It’s no surprise that Americana band Dawes are itching to return to their roots. After a year of festivals, touring, and writing new music, who wouldn’t want to head home? Dawes return to California for their latest tour, stopping at a host of intimate venues along the way. The band will be hitting up SOhO in Santa Barbara this week and playing brand-new songs in honor of the New Noise Music Festival. We caught up with drummer Griffin Goldsmith to discuss genre, new music, and California.
The Golden State seems to have been a major influence on your band — there are lots of songs referencing Los Angeles on your albums, and it’s the only state you’ll be hitting on this tour. Why does California hold such special significance for you? We’re from here, so I think it’s inevitable that where you’re from is gonna influence your music. There’s a very rich musical climate out here. California is a big part of our lives. I don’t think we’ve ever tried to represent California music or Los Angeles music, but that’s just how it’s come out. My brother and I were born and raised in L.A., and it was awesome! We grew up mainly in Malibu. It’s nothing like L.A. — it’s a very small town with a small-town mentality. It wasn’t until high school that I really started to explore different parts of Los Angeles. It’s such a gigantic city that there are still parts of it that I’m not very familiar with. I don’t know if I was really aware of it all when I was growing up. Musically it just seemed like a microcosm of what’s happening at large in the world.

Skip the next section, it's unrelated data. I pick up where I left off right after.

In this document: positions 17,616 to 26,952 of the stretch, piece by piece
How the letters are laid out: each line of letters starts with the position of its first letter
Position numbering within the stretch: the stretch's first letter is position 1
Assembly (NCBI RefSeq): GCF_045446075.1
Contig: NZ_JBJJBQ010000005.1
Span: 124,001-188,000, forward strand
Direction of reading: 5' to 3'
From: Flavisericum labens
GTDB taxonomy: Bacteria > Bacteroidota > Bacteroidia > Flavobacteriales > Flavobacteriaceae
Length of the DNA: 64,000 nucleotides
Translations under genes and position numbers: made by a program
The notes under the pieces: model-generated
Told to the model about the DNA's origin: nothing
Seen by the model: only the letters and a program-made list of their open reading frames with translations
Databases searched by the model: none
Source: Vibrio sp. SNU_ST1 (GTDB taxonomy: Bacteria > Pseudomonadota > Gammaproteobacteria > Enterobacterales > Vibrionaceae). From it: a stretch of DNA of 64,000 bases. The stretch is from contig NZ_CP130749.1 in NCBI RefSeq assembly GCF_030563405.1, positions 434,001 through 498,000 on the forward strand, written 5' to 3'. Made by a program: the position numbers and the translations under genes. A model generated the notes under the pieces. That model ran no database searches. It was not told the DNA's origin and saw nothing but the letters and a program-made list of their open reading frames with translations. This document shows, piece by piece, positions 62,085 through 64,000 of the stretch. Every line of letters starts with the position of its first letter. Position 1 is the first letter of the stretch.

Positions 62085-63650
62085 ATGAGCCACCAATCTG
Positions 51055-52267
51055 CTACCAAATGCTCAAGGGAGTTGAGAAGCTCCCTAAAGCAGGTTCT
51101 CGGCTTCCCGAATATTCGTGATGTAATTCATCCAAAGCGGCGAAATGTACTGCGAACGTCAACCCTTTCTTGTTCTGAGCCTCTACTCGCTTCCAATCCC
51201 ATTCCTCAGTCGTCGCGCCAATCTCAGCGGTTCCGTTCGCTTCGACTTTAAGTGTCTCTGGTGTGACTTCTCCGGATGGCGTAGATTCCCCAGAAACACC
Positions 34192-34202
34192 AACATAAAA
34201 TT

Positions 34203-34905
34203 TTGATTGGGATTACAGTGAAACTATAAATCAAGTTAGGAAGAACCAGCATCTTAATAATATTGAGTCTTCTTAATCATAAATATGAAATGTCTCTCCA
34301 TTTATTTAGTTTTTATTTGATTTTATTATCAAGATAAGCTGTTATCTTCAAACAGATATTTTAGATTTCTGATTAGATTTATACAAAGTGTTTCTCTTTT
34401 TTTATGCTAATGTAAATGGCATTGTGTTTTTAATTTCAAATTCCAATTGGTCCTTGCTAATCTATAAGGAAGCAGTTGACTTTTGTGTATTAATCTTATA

So when did you guys get into playing music? My brother [frontman Taylor Goldsmith] and bass player Wylie [Gelber] were in a band together in high school. I was too young to play with them — I think I was about 12 or 13. Most of my musical experiences when I was young were hearing them play. I’ve been singing as long as I can remember. I learned piano when I was about 10, and I got my first drum set when I was 13.
You guys are exclusively playing intimate California shows on this tour. Why is that? The purpose of this little run that we’re doing right now is that we’re trying to do some preproduction. Dave Rawlings, who is gonna produce our next record, is out on tour with us right now. We’re playing little venues in cities around California and trying to play as much new material as possible because we’re going into the studio in November to make a record.
Will this new album sound anything like your last, Stories Don’t End, or are you trying something totally different this time around? The evolution of our sound has always been a natural progression for us. Our tastes and the way we play are always evolving and changing. We’re listening to different stuff now than we were then, and I’m sure that will continue to be the case in our records to come. I don’t think our music is very genre-specific, though.
You guys have been classified as everything from alternative to bluegrass. Why do you think classifying genres for bands has been so erratic lately? I think people categorize music into genres in order to relate to it. I’ve heard people say that we’re Americana or folk, but I’ve always chosen the overarching genre, which to me is rock ’n’ roll. But if I like a record, I like a record. I don’t need to put it into a box of an arbitrary category. Everybody is influenced by everybody else, and that doesn’t bum me out. On the contrary, I get excited about it.
Dawes plays SOhO Restaurant and Music Club (1221 State St.) on Thursday, October 16, at 7 p.m. Visit newnoisesb.com for info.